I have a question. It’s one I guess I should really ask those in charge of supermarkets, specifically those who make the ambient temperature decisions. Why is it so darn much colder inside some grocery stores in the middle of summer?
I don’t accept the argument that it has to be that cold inside to preserve all the food. Obviously the cooler and freezer sections have to be at a certain temperature, but more often than not these days the freezers aren’t open air anyway, but behind glass doors. That chill I feel walking down the fresh fruit and veggie aisle is not from the frozen food freezers.
While a little air conditioning can be a welcome relief in blistering outdoor heat, it seems like very little, if any thought goes into considering temperature differentials. Often it’s the change in temperature that brings relief. Even slight cooling can be refreshing. It doesn’t have to literally freeze you. If it’s a hot summer day, it’s likely the customers won’t be wearing parkas to shop. But I can think of too many stores where I have to bring a jacket not for going outside, but inside.
It makes me try to avoid these places when I can. And when that’s not possible, hurrying through grabbing just what’s on the list and getting out of there. I thought the idea for stuff sellers was to encourage people to stick around and maybe make a few impulse buys, not drive them out rubbing their hands together in cold, not price shock.
We often hear how lowering our thermostats just a degree or two can save a bunch on winter heating costs. The same, but in reverse, holds for summer if one has air conditioning. Imagine what these stores are flushing down the toilet, or out the hydro wires, both in dollars and precious energy. We sure couldn’t afford to run our households that way.
Costs in other ways too. I wonder how much prices could be lowered if they didn’t spend so much on energy. And what about customers they may drive away, or at least annoy? I’ve seen too many fellow shoppers shivering, advertising their goose bumps to the world. And people like me, who bring, or wish they had brought, additional clothing just to buy groceries in the summer.
Trying to play devil’s advocate for a minute, maybe it’s to keep the food fresh. Ah but wait, that box of crackers or can of soup does just fine in the more moderate temperature of home. Well, then maybe they do it because since the store’s merchandise has yet to be sold, it hasn’t started the at home storage portion of its shelf life. Maybe they need to take that longer time frame into account, and do everything they can to really keep it cold. But that doesn’t fit either. Because not all grocery stores do it. Their food’s just as fresh, lasts just as long. And surely these groceries with the more comfortable ambient temperature, the ones with more modest air conditioning, surely these stores aren’t out to poison their customers with spoiled food.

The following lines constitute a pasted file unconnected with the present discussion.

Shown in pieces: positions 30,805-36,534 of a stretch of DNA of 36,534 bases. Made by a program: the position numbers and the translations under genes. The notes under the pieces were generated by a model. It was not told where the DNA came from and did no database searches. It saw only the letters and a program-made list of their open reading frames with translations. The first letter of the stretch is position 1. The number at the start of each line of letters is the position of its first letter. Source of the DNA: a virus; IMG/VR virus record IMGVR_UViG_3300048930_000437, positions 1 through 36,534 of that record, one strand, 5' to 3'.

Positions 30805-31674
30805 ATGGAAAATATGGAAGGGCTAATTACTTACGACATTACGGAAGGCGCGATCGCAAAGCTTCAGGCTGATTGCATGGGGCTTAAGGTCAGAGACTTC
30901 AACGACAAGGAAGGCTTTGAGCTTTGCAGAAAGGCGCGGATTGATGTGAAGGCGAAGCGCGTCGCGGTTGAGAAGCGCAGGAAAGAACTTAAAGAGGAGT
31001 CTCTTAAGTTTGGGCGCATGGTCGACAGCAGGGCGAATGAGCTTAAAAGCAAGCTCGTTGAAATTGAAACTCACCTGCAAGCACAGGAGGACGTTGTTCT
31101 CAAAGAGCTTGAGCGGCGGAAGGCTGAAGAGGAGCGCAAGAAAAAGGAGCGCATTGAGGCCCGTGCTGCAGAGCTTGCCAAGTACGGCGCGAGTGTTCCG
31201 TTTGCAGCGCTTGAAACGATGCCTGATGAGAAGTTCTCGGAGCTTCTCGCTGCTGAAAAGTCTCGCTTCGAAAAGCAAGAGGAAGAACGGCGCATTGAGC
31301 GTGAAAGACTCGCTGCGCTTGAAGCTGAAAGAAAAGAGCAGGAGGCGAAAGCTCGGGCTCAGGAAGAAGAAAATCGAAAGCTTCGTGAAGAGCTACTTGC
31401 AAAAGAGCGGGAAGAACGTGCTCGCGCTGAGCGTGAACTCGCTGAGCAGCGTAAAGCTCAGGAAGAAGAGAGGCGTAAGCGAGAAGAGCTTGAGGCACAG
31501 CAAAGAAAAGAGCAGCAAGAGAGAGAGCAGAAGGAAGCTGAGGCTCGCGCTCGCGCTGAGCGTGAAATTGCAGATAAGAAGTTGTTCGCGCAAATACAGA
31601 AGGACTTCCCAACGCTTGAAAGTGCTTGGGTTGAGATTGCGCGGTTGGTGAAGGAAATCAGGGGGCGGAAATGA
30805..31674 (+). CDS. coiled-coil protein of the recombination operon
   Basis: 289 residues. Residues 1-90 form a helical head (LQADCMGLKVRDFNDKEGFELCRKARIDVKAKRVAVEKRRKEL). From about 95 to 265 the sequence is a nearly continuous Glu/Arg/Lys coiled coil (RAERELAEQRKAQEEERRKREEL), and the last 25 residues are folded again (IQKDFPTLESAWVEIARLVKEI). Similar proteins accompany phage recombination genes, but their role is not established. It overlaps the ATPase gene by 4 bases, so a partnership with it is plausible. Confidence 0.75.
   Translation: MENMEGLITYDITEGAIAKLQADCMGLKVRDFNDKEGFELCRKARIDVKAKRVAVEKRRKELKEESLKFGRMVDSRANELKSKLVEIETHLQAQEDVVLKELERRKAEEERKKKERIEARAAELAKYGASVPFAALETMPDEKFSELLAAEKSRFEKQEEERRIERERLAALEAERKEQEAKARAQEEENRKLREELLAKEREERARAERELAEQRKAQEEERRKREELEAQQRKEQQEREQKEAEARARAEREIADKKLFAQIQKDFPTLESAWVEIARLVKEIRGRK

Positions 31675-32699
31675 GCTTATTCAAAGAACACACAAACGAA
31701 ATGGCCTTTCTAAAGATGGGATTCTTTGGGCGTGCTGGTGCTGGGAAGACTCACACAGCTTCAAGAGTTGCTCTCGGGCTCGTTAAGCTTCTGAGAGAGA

I thought of another devil’s advocate thing I can rule out. I don’t ‘buy’ that it’s just oversensitivity to cold either, because I’m just fine at the grocery in winter. I see no one adding extra layers then. The inside temperature is much more appropriate. I think I’ll take a thermometer to the grocery next winter just to see what the actual temperatures are compared to summer. I’m curious to see if there’s any difference despite the differences in customer attire. It wouldn’t even surprise me if it’s actually colder in the summer.
It’s a bit of a giveaway too when you see the cashiers and stock people wearing sweaters and fleece hoodies in the middle of summer. I feel bad for the people who work there. Maybe they get used to it, although I don’t see how – cold is cold. Maybe if we were reptiles or some other cold-blooded creatures (certain decision makers notwithstanding) I could see us adapting to the chill. But this human can’t wait to get back outside where I can wear shorts and a T-shirt, and not freeze in July.